India has not been excluded from the efforts to bring peace in Afghanistan, China said Monday, days after it hosted a key meeting with the US, Russia and Pakistan on facilitating peace process in the war-torn country.
Representatives of China, Russia, and the US held their 3rd consultation on the Afghan peace process in Beijing on July 10-11 following which they also requested Pakistan to join for a surprise quadrilateral meeting.
"China, Russia, and the United States welcomed Pakistan joining the consultation and believe that Pakistan can play an important role in facilitating peace in Afghanistan", a joint statement issued at the end of the meeting said.
US special envoy for Afghanistan reconciliation Zalmay Khalilzad, who is currently holding talks with the Taliban to work out an agreement for withdrawal of the US troops and participation of the rebel group in the Afghan government, attended the meeting.
Briefing reporters about the meeting here on Monday , Chinese Foreign Ministry spokesman Geng Shuang said "we have reached some consensus and exchanged views on the current situation in Afghanistan and our effort to help to restore peace and security".
He said all four countries had agreed to step up coordination and communication and jointly promote reconciliation and peace in Afghanistan.
Hinting that the quadrilateral meeting could be institutionalised in the future, Geng said the future meetings of the four countries will take place with mutual consultations.
Asked why India was not invited to the meeting, he said "China has been in close communication and coordination with all parties including India" on the Afghanistan issue.
The four countries have decided to hold the meeting based on mutual understanding, he said.
"I believe we (China, Russia, the US and Pakistan) don't exclude India in discussing and helping early settlement of the Afghanistan issue," he said.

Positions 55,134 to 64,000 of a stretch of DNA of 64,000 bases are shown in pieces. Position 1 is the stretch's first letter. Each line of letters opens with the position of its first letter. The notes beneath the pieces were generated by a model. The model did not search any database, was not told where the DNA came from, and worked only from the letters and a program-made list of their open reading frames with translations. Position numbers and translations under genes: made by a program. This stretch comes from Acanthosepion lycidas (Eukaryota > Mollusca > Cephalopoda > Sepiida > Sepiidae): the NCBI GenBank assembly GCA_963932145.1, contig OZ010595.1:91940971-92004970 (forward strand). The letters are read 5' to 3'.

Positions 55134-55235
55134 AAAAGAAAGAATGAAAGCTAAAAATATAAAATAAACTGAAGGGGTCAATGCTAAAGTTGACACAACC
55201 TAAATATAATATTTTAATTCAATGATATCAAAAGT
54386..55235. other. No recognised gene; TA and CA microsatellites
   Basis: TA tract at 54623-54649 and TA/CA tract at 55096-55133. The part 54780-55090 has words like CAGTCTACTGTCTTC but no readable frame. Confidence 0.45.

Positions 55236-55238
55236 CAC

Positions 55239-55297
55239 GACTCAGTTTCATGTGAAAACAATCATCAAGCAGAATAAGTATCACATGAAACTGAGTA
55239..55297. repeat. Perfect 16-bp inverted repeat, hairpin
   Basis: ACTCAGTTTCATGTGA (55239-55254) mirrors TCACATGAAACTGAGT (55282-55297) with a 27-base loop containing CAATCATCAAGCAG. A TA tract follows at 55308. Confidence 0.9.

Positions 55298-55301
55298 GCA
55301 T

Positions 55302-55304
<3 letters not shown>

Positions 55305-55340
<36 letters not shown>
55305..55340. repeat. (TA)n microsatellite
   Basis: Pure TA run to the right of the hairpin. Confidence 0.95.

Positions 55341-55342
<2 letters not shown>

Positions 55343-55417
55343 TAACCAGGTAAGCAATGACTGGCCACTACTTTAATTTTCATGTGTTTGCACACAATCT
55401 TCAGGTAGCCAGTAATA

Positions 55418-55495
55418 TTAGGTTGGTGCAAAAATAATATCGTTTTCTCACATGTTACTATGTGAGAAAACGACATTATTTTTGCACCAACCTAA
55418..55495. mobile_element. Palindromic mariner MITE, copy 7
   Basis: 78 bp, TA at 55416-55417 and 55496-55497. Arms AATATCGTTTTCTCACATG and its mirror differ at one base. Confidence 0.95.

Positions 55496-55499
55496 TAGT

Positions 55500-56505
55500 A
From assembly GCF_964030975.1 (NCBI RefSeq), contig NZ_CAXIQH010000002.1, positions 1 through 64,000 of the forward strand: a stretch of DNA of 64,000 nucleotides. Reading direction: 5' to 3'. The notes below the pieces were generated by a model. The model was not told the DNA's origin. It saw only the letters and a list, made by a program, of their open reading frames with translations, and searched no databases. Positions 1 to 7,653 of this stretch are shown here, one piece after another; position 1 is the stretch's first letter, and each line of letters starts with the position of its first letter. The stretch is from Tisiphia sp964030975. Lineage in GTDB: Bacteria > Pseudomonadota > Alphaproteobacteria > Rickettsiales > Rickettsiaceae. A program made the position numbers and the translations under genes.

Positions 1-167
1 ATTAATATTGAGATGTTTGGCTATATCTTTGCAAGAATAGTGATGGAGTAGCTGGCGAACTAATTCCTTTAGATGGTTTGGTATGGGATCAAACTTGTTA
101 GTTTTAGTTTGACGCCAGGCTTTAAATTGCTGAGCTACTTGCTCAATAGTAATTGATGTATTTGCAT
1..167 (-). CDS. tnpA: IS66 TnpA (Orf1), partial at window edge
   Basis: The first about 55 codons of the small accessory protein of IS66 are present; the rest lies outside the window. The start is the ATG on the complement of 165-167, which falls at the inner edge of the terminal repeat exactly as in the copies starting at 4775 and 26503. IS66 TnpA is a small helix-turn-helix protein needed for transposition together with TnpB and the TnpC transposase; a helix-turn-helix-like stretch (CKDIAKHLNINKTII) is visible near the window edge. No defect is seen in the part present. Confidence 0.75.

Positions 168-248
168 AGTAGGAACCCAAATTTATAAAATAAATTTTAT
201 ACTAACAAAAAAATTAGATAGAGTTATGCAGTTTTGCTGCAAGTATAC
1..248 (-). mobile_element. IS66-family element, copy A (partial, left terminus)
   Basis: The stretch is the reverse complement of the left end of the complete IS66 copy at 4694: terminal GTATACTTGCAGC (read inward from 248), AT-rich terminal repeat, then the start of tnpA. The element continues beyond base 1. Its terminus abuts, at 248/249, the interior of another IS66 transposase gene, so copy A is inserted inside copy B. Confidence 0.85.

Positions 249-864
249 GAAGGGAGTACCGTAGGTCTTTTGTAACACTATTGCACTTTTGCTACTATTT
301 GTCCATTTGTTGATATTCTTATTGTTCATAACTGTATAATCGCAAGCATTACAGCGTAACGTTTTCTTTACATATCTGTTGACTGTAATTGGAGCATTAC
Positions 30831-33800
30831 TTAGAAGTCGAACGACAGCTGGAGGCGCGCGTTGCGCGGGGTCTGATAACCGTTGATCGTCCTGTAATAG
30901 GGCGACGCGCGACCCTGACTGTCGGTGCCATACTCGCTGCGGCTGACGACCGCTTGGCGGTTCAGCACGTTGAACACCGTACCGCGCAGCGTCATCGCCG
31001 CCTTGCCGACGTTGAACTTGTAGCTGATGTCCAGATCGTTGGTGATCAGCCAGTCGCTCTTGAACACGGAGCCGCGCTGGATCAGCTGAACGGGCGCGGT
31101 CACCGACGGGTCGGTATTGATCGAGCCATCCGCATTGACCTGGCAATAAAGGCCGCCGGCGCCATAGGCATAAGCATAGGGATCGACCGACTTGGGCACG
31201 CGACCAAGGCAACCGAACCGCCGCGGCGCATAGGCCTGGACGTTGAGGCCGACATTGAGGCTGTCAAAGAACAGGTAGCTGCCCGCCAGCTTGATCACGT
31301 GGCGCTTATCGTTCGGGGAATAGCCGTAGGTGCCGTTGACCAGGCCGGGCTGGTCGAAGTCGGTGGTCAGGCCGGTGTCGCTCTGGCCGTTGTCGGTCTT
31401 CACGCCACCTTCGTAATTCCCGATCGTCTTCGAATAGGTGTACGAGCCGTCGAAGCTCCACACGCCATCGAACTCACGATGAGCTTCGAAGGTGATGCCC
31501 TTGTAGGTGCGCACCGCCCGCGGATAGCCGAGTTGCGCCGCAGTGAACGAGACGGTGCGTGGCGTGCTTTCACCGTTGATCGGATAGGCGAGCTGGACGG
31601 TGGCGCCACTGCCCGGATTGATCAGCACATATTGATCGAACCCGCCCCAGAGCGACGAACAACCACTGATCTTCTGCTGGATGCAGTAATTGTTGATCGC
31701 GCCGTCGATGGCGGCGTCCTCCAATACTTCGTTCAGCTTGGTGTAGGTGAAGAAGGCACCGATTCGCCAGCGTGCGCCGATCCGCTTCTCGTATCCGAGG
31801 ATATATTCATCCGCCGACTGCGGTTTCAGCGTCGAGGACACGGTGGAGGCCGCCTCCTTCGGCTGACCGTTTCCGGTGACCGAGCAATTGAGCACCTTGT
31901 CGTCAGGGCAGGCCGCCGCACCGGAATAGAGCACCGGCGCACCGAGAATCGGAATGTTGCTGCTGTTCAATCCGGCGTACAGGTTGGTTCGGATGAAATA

The invitation to Pakistan to take part in the meeting came ahead of its Prime Minister Imran Khan's first visit to the US starting from July 21 to hold talks with US President Donald Trump during which the peace process in Afghanistan is expected to come up.
In December last year, President Donald Trump announced that the US would pull out troops from Afghanistan.
The US still has about 14,000 troops in Afghanistan, nearly 18 years after the US-led invasion to topple the Taliban.
Afghanistan accuses Pakistan of harbouring the Taliban militants who have been carrying out violent attacks and destabilising the country.
Last month, China formally acknowledged that it hosted a Taliban delegation headed by its chief negotiator Mullah Abdul Ghani Baradar for talks here.
The meeting was seen as part of China's stepped-up efforts to enlarge its strategic role in Afghanistan as the US is negotiating its way out of the war-torn country.
Bardar has also been holding talks with Khalilzad.
China, a close ally of Pakistan, has also been trying to iron out differences between Pakistan and Afghanistan over Kabul's allegations that the Taliban has been making use of Pakistani territory to stage attacks in Afghanistan.
China has also been holding talks with India over the situation in Afghanistan.
Chinese Special envoy in Afghanistan Deng Xijun, who visited New Delhi in May, held talks with top Indian officials of the External Affairs Ministry.
India and China have also conducted a joint programme to train diplomats of Afghanistan.
Trump in his new South Asia strategy unveiled in August 2017 had sought a major role for India in bringing peace in Afghanistan.
He had accused Pakistan of giving "safe haven to agents of chaos, violence, and terror," and said the time had come "for Pakistan to demonstrate its commitment to civilisation, order, and to peace".
(This story has not been edited by Business Standard staff and is auto-generated from a syndicated feed.)